In an early trailer for the movie, a supporting character named Pastor Dave is shown in handcuffs as two policemen push him into a squad car. He is presumably being arrested for refusing to comply with a citywide subpoena of pastors’ sermons, but the arrest was cut from the final theatrical version of the movie. The omission creates a problematic loose end in the sub-plot, but also points to the movie’s deeper crisis of courage. It is exhibit B of Cronk’s refusal to let his Christians undergo any semblance of ultimate suffering. For Grace—exhibit A—the stakes were always low, in the eternal sense. Even losing her civil trial and facing professional and financial ruin would have made her no less fitting a recipient of that indictment of the Hebrews: “You have not yet resisted to the point of shedding blood in your striving against sin; and you have forgotten the exhortation which is addressed to you as sons…” But God’s Not Dead 2 stakes so much on the outcome of a court case, that the movie couldn’t survive a negative verdict. Cronk and his characters can imagine a bloodthirsty enemy, but not a Christian with the fortitude to shed their own blood.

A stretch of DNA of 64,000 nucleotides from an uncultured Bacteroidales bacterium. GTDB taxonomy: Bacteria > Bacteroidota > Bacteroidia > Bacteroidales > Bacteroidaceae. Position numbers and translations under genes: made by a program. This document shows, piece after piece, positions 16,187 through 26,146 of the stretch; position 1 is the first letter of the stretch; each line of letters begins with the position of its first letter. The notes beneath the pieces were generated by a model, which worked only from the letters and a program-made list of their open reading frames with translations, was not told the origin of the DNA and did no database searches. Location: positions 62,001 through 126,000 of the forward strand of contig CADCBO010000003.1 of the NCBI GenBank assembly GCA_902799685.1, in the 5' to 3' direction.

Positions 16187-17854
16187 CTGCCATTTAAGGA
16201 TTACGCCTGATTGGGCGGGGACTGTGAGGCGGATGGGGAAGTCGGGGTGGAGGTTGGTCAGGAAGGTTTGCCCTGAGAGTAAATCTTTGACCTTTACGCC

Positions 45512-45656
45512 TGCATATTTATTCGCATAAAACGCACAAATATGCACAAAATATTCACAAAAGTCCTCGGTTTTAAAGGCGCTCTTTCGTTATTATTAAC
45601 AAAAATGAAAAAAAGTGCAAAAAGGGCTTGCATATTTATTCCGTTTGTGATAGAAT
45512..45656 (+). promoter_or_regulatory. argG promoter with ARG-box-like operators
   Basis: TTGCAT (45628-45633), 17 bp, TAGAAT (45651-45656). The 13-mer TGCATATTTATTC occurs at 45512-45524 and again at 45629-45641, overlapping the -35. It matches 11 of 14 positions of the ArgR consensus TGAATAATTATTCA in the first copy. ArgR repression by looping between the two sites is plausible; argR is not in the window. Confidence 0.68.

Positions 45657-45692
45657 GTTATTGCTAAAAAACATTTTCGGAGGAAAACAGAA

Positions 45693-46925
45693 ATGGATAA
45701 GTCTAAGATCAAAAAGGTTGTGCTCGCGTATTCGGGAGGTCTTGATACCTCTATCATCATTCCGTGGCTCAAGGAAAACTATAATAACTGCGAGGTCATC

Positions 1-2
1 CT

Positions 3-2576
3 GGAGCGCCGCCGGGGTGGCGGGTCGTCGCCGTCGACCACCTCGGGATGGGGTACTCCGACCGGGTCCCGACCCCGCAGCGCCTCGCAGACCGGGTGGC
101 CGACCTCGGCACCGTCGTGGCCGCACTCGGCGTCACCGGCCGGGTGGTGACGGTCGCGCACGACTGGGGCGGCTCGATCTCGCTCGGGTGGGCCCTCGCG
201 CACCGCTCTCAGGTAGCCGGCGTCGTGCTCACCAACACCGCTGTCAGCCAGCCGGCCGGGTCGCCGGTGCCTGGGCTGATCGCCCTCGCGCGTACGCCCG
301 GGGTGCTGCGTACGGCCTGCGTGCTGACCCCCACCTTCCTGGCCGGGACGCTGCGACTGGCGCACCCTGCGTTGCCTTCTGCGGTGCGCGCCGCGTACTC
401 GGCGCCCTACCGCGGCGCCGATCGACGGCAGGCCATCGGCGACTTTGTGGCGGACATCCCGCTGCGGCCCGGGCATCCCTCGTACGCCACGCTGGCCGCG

One of the fundamental weaknesses of the first God’s Not Dead was its self-defeating self-image, and the disease seems to be genetic. The promotional poster for God’s Not Dead 2 depicts Grace between two picketing multitudes—one group brandishing signs with “Preach Don’t Teach” and the like, the other sporting such proverbial saws as “Stand with God” and “God is Love.” Looming augustly in the background is a court building, appearing to divide and preside over both crowds. The movie bears out this relationship when, after Grace’s narrow victory in the courtroom, a spectator rushes out to the steps of the courthouse to proclaim to both crowds that “God’s not dead!” As if the question hung on the outcome of a trial presided over by Ernie Hudson. If we are really going to speak historically, it was a trial that condemned the Lord and a resurrection that vindicated him. Trial and vindication make up the core of God’s Not Dead 2; it is the intervening period—the hope deferred that aches in the bones and sickens the greatest hearts, the longest three days in history—that can’t be borne. To die and wait an eternal three days for God’s vindication requires more courage than is natural to man. Unfortunately, that which is natural to man is precisely the limit by which God’s Not Dead 2 has chosen to define itself. It may simply become a movie about the all too human fear of waiting in line all weekend only to discover that you are holding a ticket to the greatest April Fools joke in history. Pity.